Employees at 8th Street Liquor on Thursday were setting up curbside liquor sales, approved Wednesday by the Kansas agency that regulates liquor, Alcoholic Beverage Control.


“We’re going to do it, I’m already getting it set in motion,” said Wes Rathbun, owner of the package liquor store at 235 W. 8th St.


Curbside customers now have a designated parking spot right in front of the store, Rathbun said.


“We’re still going to have our lobby open for now,” he said. “Customers can call, place an order, pull up and we’ll deliver the booze right to their car.”


This should cut down on crowds in the store, alleviating some concerns about COVID-19.


“This benefits the customer,” Rathbun said. “For my employees, we already have Lysol and hand sanitizer at every register, and we’ve been hitting the door knobs and everything else that comes in contact.”


The new ruling won’t be of much benefit to bars, however, said Danny Herman, owner of The Golden Q, 809 Ash St., right across the street from 8th Street Liquor.


“I can’t sell it unopened,” Herman said. “A liquor store can, but a bar can’t. Legally, I have to open it.”


With the new policy, for example, Herman said that if a customer is drinking a bottle of wine, then decides to leave, they can ask for a shrink-wrap seal, then have the bottle bagged and the bag sealed, then drive home without violating open container laws.


Liquor stores will do all right with the new policy, he said, but liquor-by-the-drink is suffering.


“It won’t make any difference for me,” Herman said, adding that the state ban on gatherings of more than 50 people is hurting his business.


“Fifty people at a time doesn’t really pay the bills,” he said. “To me, the way it sounds, it’s just a matter of time before they shut the bars down.”


Bars and restaurants have been ordered closed in Lawrence, Herman said.


“I imagine in the next few days it’ll make its way here. I hope I’m wrong,” he said. “It’s going to get weird here before it gets better.”


The new policy motivated the owners of Kaiser Liquor to open a drive-through at their package liquor store at 2801 Hall, said Randy Kaiser. Normally, each drive-through location has to be approved by the state first, but the new policy allows it without pre-approval, Kaiser said.


“It’s actually something I’ve considered doing for some time,” he said. “This was just the perfect opportunity to do it.”


Randy and his wife, Danna Kaiser, already had installed a drive-up window when they remodeled the store a few years ago, so Wednesday they began getting it ready. The owners already have drive-up at their east Hays store at 1105 E. 27th.


Kaiser said his customers will probably call ahead, then use a buzzer at the window when they arrive. The new policy benefits customers who fear exposure to the virus.


“To me, it would allow people that are concerned about being around others,” Kaiser said. “I wanted to make it as convenient for them as possible.”


Store owners who belong to the statewide industry organization Kansas Association for Responsible Liquor Laws, are trying to limit the virus’ spread by reducing congestion and doing extra cleaning, said Kaiser, who is a member.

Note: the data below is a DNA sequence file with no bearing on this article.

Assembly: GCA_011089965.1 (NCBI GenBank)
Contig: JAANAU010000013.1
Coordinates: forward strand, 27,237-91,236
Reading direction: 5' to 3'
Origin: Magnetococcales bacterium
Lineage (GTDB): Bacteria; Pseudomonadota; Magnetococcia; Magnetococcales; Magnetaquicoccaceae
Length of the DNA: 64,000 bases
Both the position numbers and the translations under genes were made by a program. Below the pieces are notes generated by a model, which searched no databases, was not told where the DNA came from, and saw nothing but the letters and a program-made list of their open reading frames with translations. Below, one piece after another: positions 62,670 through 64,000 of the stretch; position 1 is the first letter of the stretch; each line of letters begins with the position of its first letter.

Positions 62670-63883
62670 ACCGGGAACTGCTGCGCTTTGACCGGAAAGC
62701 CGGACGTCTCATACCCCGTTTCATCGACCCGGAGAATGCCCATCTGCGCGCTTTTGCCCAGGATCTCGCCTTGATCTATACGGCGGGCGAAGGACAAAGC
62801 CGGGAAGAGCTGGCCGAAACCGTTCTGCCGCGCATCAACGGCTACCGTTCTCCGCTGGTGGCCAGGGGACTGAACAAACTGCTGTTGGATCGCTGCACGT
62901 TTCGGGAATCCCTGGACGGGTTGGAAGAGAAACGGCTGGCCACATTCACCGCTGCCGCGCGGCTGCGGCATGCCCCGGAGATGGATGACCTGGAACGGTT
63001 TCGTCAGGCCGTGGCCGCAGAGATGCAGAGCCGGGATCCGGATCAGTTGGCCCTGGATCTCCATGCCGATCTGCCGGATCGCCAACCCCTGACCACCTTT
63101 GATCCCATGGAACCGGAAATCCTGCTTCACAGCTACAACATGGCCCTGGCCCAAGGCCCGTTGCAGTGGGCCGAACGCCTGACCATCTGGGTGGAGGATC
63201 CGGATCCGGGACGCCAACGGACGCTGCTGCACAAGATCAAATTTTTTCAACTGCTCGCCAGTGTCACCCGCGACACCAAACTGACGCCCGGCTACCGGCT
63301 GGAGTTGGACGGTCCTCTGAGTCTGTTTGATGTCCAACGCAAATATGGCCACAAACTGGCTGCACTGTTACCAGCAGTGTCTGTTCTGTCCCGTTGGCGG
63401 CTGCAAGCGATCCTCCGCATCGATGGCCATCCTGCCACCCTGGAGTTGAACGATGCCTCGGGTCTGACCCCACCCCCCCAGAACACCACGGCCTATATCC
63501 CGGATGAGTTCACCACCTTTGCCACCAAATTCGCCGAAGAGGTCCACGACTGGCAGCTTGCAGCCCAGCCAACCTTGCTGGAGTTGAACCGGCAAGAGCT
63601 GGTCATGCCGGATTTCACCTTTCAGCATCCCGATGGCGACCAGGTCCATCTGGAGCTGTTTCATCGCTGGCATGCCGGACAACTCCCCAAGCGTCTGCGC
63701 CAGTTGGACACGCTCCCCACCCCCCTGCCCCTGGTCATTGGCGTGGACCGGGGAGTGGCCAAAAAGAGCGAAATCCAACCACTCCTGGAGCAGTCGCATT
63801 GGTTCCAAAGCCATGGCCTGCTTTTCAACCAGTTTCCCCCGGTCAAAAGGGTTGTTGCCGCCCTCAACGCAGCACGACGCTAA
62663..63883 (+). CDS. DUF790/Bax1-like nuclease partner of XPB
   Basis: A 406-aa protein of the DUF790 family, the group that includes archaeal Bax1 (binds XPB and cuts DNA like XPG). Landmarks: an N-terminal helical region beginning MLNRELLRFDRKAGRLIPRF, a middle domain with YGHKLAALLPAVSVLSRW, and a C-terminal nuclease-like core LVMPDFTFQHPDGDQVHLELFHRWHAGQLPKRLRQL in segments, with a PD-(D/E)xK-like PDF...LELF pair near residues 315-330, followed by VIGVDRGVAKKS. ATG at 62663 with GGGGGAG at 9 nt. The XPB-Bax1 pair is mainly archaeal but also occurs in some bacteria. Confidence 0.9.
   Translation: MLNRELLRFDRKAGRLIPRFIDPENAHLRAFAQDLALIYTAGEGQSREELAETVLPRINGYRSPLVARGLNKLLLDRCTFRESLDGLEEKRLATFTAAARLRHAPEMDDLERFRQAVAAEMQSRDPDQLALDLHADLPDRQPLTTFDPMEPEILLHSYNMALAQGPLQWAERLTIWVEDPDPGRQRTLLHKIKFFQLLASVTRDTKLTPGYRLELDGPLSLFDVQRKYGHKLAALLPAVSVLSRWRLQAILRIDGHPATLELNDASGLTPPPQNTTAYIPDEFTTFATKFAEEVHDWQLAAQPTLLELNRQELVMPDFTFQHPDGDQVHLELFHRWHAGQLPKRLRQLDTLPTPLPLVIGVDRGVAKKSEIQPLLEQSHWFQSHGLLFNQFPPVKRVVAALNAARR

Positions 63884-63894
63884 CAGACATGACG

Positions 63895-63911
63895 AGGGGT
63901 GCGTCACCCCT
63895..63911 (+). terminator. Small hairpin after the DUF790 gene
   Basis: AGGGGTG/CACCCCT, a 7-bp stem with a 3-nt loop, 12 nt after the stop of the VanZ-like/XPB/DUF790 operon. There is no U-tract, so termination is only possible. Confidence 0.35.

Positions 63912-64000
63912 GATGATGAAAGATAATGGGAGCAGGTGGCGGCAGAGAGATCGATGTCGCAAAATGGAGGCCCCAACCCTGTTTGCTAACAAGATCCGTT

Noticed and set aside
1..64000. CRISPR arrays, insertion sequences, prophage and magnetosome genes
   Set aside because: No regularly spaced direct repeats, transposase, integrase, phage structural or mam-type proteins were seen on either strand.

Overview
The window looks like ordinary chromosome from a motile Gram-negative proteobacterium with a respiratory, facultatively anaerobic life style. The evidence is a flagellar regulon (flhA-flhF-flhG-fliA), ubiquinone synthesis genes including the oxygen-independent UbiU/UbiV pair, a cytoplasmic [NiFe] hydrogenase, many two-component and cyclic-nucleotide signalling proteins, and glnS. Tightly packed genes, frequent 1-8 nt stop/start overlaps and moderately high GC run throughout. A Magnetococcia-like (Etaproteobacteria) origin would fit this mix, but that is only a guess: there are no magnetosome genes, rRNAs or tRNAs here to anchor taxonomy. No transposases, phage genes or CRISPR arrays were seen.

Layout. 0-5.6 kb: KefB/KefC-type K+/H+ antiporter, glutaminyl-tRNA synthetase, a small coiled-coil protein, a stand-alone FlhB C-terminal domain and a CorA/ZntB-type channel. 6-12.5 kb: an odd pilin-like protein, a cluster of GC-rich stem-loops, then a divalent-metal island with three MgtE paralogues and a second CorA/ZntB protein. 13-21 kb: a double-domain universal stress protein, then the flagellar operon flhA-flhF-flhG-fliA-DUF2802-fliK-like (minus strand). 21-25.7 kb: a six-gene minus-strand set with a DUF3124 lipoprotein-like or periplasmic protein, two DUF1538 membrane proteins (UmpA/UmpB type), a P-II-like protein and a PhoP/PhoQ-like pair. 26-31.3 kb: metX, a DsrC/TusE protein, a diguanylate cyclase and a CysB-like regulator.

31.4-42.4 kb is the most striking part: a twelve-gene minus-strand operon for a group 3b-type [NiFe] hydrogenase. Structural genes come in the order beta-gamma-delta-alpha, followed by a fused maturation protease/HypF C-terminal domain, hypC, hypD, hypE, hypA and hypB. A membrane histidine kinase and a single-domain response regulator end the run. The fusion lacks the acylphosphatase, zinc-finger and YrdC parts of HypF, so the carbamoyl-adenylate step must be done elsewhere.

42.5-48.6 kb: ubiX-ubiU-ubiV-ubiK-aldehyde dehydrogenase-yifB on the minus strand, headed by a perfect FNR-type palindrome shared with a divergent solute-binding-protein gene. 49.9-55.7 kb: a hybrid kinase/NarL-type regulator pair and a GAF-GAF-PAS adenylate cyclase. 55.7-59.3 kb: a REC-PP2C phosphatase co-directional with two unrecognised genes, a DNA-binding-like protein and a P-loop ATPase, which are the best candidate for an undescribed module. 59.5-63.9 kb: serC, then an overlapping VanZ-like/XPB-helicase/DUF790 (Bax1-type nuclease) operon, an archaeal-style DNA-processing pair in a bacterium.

“From what I understand, at this point,” he said, “it doesn’t look like the state is going to make stores shut down.”


The new policy should allay immediate worries that liquor stores may be closed by the state, Rathbun said.


“That’s still a fear, unfortunately, but I feel like this movement keeps us open longer,” he said. “This may force us to close our lobbies; maybe that’s their plan down the road anyway.”


Debbi Beavers, the state’s director of Alcoholic Beverage Control in Topeka, said in her memo she was exercising the director’s broad discretionary powers governing traffic in alcoholic liquors.


“With this in mind, many in the industry have recently expressed concerns regarding the COVID-19 pandemic and its effect on licensees that sell alcoholic liquor to the public, specifically involving the potential closure of such businesses in light of increasing social distancing requirements,” Beavers said in the memo.


Effective immediately, a licensee may make “curbside” sales to customers, subject to all existing provisions of the Kansas Liquor Control Act and the Kansas Club and Drinking Establishment Act, the memo said.


It goes on to say that for the duration of this policy only, the payment and physical delivery of the alcoholic liquor may occur on or off of the licensed premises, subject to the additional guidelines described below.


“This order means that sales to underage individuals, sales below cost, and similar provisions are still strictly prohibited. Licensees shall remain restricted to those types of sales specifically authorized by their license.


“Drinking establishments and class A clubs, class B clubs may sell bottles of beer or wine curbside. For the duration of this policy only, beer or wine sold in this fashion needs to be opened on the licensed premises and properly sealed, but does not need to be partially consumed on the licensed premises.


“To accommodate these curbside sales, the licensee shall designate specific ’to-go’ parking stalls or similar locations, which must all be located within a 50-foot radius of the entrance to their licensed premises.


“Sales of any kind (i.e. payment or delivery of alcoholic liquor) occurring outside of this 50-foot radius are strictly prohibited.


“This policy shall only apply to the following license types: retail liquor store, drinking establishment, class A club, class B club, farm winery, microbrewery, microdistillery and producer,” the memo said.